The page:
In a ruling by the Scottish Information Commissioner, published on Wednesday, the Scottish Government was forced to U-turn on its claim no relevant information was held on the topic.
Ministers were forced to apologise during the transparency probe after what they described as an “oversight”.
A member of the public had asked ministers for information about interactions with Greensill Capital in connection with the Lochaber smelter guarantee and reimbursement agreement.
The Lochaber guarantee, when agreed, led to an exposure to the taxpayer worth £586m and allowed Liberty Steel to purchase the smelter on the back of the debt raised from the agreement.
It has been subject to increased scrutiny in the past year after Greensill Capital, Liberty Steel’s main funder, collapsed into insolvency in March 2021, sparking a political and financial scandal.
Officials within the Scottish Government initially claimed they did not hold any information relating to Greensill and the guarantee agreement, but later changed their mind, citing information held on their behalf by legal and commercial advisers fell within the scope of the request.
The decision notice states: “However, during the Commissioner’s investigation, the ministers identified that information, held on their behalf by their legal and commercial advisers, would fall within the scope of the request.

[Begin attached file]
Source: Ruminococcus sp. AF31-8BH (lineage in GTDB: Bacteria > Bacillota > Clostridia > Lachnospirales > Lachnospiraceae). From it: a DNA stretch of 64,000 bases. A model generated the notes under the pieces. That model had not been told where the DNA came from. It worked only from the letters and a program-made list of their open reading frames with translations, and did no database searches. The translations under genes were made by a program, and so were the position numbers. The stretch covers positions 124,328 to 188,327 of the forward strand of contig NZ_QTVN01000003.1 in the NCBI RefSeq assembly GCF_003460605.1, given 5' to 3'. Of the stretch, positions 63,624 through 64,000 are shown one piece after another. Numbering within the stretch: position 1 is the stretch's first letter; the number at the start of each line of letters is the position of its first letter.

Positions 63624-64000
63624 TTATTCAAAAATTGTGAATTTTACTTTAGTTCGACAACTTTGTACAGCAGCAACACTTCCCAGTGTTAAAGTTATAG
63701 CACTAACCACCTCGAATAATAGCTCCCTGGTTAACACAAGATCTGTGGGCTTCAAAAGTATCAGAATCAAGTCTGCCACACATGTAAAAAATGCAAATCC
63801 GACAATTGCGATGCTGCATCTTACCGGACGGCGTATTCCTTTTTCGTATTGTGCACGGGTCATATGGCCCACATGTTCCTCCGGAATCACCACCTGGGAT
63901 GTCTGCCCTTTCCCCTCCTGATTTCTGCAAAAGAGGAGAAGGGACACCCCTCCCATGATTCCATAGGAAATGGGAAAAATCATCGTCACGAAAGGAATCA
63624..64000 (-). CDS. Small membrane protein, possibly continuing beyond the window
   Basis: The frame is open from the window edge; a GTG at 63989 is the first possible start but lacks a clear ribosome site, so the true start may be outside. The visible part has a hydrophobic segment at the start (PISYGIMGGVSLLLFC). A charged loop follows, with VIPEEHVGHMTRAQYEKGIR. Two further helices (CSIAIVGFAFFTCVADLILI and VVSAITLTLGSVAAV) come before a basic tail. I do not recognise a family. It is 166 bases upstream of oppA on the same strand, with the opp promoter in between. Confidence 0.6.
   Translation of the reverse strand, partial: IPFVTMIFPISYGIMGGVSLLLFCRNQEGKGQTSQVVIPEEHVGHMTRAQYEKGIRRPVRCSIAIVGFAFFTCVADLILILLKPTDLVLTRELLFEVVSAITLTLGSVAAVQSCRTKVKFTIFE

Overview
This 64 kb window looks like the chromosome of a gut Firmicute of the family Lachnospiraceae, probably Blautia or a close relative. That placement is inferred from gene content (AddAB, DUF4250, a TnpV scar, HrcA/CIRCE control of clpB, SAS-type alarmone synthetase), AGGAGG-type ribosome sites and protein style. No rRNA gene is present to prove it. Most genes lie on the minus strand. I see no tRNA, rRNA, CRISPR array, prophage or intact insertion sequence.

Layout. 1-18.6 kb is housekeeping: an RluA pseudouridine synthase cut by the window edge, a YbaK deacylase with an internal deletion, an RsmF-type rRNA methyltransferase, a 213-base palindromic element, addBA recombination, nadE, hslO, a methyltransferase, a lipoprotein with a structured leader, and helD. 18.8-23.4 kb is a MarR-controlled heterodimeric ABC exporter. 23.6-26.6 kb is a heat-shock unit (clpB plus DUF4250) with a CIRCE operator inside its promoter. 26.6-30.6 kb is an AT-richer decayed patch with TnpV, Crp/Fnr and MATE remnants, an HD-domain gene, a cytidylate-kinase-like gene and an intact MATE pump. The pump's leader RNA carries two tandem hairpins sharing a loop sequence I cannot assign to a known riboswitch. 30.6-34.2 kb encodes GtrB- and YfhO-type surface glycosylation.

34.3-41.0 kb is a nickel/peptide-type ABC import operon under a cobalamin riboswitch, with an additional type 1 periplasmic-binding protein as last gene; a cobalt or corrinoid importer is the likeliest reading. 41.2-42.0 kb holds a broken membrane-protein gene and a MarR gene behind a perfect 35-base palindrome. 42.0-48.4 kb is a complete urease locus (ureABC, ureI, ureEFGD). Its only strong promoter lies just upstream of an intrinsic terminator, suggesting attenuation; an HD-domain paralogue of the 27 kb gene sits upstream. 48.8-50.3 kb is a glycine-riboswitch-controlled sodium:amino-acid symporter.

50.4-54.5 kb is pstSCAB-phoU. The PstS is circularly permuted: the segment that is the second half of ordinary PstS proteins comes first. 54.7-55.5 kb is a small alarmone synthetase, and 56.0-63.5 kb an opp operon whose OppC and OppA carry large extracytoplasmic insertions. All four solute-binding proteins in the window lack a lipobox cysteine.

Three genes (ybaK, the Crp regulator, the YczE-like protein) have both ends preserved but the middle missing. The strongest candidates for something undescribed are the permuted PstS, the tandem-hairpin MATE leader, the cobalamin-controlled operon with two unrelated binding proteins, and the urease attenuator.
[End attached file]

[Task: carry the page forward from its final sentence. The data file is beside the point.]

"The ministers apologised for this oversight and conceded they were not entitled to respond to the request in terms of section 17(1) of FOISA.”
Daren Fitzhenry, the information commissioner, concluded: “The Commissioner finds that, by incorrectly informing the applicant that they did not hold information falling within the scope of the request, the ministers failed to comply with section 1(1) of FOISA.”
The Scotsman revealed ministers were advised the guarantee agreement may have breached state aid rules amid the publication of details from a consultancy report.
Documents state ministers secured a security worth £162m, which included the smelter, the connected hydro plant owned by the father of Liberty Steel owner, Sanjeev Gupta, and the land on which the complex sits.
Ministers have consistently claimed the agreement with Liberty Steel and GFG Alliance was not in breach of state aid rules.
A Scottish Government spokesperson said: “Scottish Government officials provided the information sought by the applicant in February this year after reviewing the earlier handling of the case.
"The Scottish Information Commissioner’s decision does not require Ministers to take any action.”